After experiencing the Gen4 2014 2.5S naturally aspirated (NA) Forester on Friday—and not being that impressed with it—I decided I had to try out the 2.0 XT turbo Forester on Saturday.
I had a friend visiting from the country who wanted to go to a coin collectors and sellers function at the Burswood Casino—oops, I mean the Crown Casino (as it is now called)—so the plan was to drop him off there and then go on to City Subaru. I arrived at Subaru around 11:30 a.m.
Because I am so well known at Subaru these days they simply chucked me the keys, made some joke about not going all the way to Collie for the test drive (which is two hours away at highway speeds), and off I went—all by myself.
I was driving the XT Premium, which is about $58,000 drive away. If I bought an XT I would just be getting the regular XT which is about $11,000 cheaper at around $47,000. But, as far as I know, both XT models should drive and feel the same; there should be no difference.
I had a solid 45 minutes driving around Victoria Park and South Perth before deciding to return the car to City Subaru.
Two things were immediately very obvious:
- The suspension in the XT is firmer. It was much preferable, to me anyway, to the not-so-firm suspension in the 2.5 NA models.
- The 2.0 litre XT with its twin-scroll turbo, as you would expect, is MUCH quicker than the 2.5 litre NA engine.
So far so good.
Next I wanted to test the braking effect of changing down gears with the CVT. This had not quite worked out how I expected when I test drove the 2.5S. There are no significant hills to go down anywhere around Victoria Park so I could only do this test on moderate declines and also trying engine braking on flat roads.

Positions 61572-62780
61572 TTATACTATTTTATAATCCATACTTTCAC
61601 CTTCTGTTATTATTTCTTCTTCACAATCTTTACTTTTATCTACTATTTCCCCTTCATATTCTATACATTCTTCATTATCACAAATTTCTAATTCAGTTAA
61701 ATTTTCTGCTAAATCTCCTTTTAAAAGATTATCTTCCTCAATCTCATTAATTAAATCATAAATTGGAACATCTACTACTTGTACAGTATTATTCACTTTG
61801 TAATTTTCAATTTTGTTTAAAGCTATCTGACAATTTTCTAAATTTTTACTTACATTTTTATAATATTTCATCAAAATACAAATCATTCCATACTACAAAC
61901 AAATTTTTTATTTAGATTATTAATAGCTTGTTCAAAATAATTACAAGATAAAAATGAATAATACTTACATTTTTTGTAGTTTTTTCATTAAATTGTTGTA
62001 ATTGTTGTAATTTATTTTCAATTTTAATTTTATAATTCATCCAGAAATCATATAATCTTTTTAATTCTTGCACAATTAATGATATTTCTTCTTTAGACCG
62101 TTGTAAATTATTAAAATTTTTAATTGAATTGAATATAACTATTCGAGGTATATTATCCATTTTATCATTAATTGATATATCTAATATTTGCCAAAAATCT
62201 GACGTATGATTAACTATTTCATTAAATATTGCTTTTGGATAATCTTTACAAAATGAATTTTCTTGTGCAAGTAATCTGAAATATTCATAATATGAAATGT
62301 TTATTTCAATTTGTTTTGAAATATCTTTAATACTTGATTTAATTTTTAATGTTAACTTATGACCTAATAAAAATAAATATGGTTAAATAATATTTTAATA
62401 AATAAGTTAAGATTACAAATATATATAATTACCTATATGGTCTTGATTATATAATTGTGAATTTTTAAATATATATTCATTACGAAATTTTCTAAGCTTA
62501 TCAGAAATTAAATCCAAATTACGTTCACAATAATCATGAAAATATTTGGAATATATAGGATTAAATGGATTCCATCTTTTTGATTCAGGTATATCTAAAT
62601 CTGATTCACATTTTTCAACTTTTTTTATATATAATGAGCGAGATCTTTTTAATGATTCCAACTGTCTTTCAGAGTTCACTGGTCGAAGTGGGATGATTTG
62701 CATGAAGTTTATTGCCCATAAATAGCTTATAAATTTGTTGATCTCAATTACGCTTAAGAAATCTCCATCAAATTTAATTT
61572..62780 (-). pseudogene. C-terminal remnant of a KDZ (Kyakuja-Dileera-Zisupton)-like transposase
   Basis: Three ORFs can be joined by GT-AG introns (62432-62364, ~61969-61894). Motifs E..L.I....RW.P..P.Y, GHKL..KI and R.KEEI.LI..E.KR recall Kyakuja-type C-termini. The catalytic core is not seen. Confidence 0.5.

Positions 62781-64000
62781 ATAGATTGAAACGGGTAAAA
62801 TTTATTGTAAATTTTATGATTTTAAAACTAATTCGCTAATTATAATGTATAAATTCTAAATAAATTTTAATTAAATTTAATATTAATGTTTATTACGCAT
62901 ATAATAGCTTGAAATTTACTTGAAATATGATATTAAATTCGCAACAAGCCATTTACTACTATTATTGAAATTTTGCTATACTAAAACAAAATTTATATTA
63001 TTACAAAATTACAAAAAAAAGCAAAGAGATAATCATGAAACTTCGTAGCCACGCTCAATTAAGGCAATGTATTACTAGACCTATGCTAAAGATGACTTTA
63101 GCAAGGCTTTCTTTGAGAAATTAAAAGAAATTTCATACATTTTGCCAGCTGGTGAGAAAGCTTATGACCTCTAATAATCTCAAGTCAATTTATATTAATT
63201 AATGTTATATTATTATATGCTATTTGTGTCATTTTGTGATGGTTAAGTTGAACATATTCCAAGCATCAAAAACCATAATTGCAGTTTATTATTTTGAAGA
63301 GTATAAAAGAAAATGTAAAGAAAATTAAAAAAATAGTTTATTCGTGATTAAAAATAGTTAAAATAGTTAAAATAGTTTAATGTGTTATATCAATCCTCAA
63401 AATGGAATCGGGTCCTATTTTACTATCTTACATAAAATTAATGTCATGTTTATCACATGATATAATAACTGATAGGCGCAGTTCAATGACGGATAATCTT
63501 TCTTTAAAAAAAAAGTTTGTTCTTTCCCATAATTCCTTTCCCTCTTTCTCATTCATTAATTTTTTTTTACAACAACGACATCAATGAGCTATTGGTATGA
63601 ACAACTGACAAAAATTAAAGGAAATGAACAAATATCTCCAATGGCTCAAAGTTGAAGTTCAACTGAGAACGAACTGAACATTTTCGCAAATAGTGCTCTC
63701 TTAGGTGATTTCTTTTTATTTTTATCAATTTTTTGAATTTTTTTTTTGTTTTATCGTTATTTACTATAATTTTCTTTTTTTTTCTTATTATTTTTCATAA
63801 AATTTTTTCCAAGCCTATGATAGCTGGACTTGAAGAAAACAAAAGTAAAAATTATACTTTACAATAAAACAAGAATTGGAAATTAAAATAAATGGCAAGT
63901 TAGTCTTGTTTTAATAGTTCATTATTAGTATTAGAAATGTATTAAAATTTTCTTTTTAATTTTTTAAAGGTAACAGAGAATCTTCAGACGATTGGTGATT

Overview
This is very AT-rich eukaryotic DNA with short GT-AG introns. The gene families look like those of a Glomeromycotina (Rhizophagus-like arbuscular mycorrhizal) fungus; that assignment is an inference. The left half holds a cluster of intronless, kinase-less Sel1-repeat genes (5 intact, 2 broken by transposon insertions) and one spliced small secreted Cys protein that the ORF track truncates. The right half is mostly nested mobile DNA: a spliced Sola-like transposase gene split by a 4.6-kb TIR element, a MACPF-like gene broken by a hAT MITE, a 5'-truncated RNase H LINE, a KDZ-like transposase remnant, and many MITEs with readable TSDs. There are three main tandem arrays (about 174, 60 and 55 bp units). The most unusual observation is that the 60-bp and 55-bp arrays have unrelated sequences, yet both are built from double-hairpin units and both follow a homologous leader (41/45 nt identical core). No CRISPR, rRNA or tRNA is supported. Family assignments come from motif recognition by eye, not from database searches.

As reported in other reviews around the Web, the high-torque version of the CVT gear box in the XT works more like I expected for engine braking. Using the steering column paddles to drop two gears caused a noticeable braking effect—much more than was evident with the 2.5S and more than I experience with the ‘normal’ automatic in my Gen2 Forester. In fact dropping back three gears, which drops you through both the over-drive ratios and the first drive ratio, the engine braking was considerable. Not as strong as a manual gearbox but much stronger than a ‘standard’ torque-converter automatic.
Another thing I noticed was that there seemed to be less engine noise in the XT. This could be, maybe, because the 2.5 NA is a noisier engine than the 2.0 turbo, or it could just be my imagination. No other reviews I have read have mentioned this.
But . . . as for the 2.5S, the 2.0 XT feels big. There is no getting away from the fact that the new Forester feels BIG even though it is only slightly larger than the Gen3, which is only slightly larger than the Gen2. Driving the Gen2 Forester you feel like you are driving a mid-sized highly manoeuvrable car. Driving the Gen4 you feel like you are driving a less manoeuvrable large car—in comparison. Most likely after a couple of months of ownership and regular driving you get over this; maybe!
So in the end, should I go any further with my Forester plans, it is going to come down to the amazing fuel economy of the 2.5 NA versus the better suspension, the quickness (and it is surprisingly quick), and what I think is a better CVT in the 2.0 XT.
Interestingly when I mentioned the tighter suspension to the salesman when I returned the car he said that the XT has the same suspension as the NA models. Seriously, I find this hard to believe based on my two test drives.
I have found an article in ‘Car and Driver’ that confirms my view that the suspension in the 2.0 XT is ‘tighter’ than in the 2.5 NA models. The following comes from the review:
Hard driving is met by safe, relentless understeer, even in the turbo, with its stiffer sport-tuned suspension and additional chassis bracing.
So, the way I read this, they are saying the turbo has sport-tuned suspension and additional chassis bracing.
You can read their full review here.